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"I doubt it not, n.o.ble lady," said Fabueno, "but this I knew not then. I thought it was a retreat provided for me by the good St. James, who willed that there I should pa.s.s my life, under the shadow of that little crucifix. So there did I hide me, and, feeding upon roots and such living creatures as I could entrap, I remained in my hermitage a full year; until, one day, I heard a trumpet sounding at the bottom of the mountain; and running out in wonder, I beheld--thanks be to heaven! I beheld a company of Spanish soldiers marching up the hill. By these men, I was carried to Mexico, which was now fallen----"
"Fallen, say'st thou?" cried Amador. "Is the infidel city fallen?"
"Not the city only, but the empire," replied Fabueno; "and Cortes is now the lord of the great valley."
"Thou shalt tell me of its fate; but first thou must rest and eat.--I remember me now of the words of Cortes."
"His excellency," said Lorenzo, "commanded me to bear to your favour this little jewel, in token that he has made good a certain vaunt which he made you in Tlascala--the same being an emerald from the crown of Quauhtimotzin, the king."
"Hah! my valiant amba.s.sador at Tlascala? Hath he been the emperor?"
"And to your n.o.ble lady, he craves permission to present this chain of gold, the manufacture of Mexican artists, since Mexico has become a Spanish city."
"It is enough," said the cavalier; "I perceive that his genius is triumphant. I would that I might bear this news to his father, Don Martin, as I did the relation of his disasters. But come; let us retire.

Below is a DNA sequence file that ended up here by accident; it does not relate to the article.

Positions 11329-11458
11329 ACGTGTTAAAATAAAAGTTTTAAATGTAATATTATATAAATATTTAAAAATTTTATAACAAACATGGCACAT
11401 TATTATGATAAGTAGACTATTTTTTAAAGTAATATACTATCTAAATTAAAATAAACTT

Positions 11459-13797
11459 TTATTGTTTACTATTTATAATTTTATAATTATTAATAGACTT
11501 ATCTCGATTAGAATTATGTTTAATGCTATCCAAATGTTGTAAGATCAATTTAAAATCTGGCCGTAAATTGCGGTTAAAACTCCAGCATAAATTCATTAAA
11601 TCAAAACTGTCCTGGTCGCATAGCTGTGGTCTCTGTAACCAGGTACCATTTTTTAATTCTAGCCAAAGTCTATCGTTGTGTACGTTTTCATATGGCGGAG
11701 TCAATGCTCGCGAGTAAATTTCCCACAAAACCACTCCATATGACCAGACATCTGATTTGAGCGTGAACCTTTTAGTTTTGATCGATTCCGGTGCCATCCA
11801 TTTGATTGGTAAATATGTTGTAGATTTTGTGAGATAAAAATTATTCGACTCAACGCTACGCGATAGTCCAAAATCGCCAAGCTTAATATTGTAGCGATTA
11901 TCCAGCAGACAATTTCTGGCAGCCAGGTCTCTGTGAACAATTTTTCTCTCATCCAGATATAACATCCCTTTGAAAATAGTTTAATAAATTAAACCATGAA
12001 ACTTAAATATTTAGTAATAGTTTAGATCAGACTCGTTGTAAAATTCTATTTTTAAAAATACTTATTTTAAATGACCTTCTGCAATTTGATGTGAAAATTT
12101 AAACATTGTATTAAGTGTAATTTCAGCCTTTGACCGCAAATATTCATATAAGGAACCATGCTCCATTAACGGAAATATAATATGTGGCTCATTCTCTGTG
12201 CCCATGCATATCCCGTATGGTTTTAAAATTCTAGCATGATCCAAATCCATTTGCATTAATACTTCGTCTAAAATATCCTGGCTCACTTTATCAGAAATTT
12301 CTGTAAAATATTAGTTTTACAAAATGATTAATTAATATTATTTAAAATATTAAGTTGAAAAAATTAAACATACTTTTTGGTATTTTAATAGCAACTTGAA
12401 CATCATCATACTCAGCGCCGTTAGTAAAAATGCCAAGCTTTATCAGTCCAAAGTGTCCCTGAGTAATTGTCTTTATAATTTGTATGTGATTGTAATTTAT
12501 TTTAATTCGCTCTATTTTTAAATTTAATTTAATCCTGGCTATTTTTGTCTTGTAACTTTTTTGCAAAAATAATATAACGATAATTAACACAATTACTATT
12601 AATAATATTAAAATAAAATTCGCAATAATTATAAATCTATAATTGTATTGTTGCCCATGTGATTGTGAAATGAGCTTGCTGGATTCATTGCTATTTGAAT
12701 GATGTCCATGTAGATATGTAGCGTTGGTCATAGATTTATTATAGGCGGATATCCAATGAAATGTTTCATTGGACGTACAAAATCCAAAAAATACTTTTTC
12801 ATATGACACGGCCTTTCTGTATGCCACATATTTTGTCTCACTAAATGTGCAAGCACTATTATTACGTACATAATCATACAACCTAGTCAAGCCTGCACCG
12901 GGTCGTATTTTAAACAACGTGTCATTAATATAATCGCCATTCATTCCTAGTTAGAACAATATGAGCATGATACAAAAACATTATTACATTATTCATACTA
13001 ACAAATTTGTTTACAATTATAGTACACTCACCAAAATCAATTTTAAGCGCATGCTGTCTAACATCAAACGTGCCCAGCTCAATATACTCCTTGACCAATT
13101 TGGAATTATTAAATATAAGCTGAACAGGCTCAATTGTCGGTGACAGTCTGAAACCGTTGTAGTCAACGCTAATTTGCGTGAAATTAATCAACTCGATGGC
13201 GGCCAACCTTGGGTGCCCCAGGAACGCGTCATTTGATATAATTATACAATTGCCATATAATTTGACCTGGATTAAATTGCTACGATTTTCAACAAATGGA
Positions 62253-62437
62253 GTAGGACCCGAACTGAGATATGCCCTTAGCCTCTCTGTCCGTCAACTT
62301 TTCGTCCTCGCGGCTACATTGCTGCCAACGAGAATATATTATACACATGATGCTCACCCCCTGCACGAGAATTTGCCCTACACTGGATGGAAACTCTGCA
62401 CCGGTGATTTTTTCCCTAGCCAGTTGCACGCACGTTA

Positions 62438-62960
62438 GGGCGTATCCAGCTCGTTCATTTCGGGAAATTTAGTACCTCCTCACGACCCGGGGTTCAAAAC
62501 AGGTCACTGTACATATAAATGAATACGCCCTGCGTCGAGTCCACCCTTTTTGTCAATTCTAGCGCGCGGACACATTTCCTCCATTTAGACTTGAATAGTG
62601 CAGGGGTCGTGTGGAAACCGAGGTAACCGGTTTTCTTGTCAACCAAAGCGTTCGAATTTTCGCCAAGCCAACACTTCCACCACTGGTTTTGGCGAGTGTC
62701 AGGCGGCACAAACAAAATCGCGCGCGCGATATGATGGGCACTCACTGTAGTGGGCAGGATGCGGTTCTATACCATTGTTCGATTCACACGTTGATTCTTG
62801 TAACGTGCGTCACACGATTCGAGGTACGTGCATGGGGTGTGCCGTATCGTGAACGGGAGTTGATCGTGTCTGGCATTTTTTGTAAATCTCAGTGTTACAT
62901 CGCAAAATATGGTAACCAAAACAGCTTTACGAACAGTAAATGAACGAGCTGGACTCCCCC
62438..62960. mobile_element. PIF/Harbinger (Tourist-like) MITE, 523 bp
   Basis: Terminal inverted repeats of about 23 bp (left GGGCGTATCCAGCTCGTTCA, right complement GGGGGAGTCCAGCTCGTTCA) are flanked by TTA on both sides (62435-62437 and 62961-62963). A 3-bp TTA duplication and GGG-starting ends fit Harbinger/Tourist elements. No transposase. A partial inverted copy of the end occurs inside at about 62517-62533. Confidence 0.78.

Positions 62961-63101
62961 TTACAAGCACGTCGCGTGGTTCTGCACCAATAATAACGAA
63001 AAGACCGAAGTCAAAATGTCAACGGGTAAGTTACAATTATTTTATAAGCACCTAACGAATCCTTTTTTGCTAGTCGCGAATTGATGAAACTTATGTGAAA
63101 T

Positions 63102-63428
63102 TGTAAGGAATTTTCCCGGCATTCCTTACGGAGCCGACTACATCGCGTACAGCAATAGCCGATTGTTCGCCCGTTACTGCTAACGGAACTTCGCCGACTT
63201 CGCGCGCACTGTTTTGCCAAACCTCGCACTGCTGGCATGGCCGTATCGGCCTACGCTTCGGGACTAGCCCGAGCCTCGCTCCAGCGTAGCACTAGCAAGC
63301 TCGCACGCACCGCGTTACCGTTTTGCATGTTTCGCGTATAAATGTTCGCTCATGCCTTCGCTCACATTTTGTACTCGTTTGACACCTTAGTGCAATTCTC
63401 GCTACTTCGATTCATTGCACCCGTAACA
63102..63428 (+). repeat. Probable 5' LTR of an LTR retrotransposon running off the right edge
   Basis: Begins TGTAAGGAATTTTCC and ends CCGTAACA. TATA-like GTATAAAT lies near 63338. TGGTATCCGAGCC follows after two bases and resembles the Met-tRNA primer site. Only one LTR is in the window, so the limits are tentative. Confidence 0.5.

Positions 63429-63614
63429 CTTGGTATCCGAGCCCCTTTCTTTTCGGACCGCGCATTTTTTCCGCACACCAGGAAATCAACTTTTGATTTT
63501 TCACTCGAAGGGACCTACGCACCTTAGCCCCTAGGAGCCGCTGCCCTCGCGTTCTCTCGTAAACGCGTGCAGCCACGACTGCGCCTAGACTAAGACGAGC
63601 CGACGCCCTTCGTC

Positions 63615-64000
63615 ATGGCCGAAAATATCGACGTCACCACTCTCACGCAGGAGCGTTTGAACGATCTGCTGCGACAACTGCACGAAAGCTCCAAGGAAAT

Why hast thou on these palmer weeds?"
"I vowed to St. James, on the mountains of Mexico, in my great misery, that, if his good favour and protection should ever bless mine eyes with the sight of Christian man, I would make a pilgrimage, barefoot, to his holy shrine at Compostella. This it has been my good fortune already to accomplish, our ship having been driven, by a storm, into a port of Gallicia. Not thinking this penance enough for my sins, I resolved to continue my pains, and neither doff my pilgrim's cap, nor do on my shoes, until I had reached your favour's castle of the Cork-tree."
"I welcome thee to it, again, and for thy life; and I congratulate thee, that thou art relieved of the love of war; wherein, thou wilt find, I have somewhat preceded thee. Enter, and be at peace.--When thou art rested a little, I shall desire of thee to speak,--for very impatient am I to know,--what circ.u.mstances of marvel and renown, of romance and chivalry, have distinguished the last days of Tenocht.i.tlan."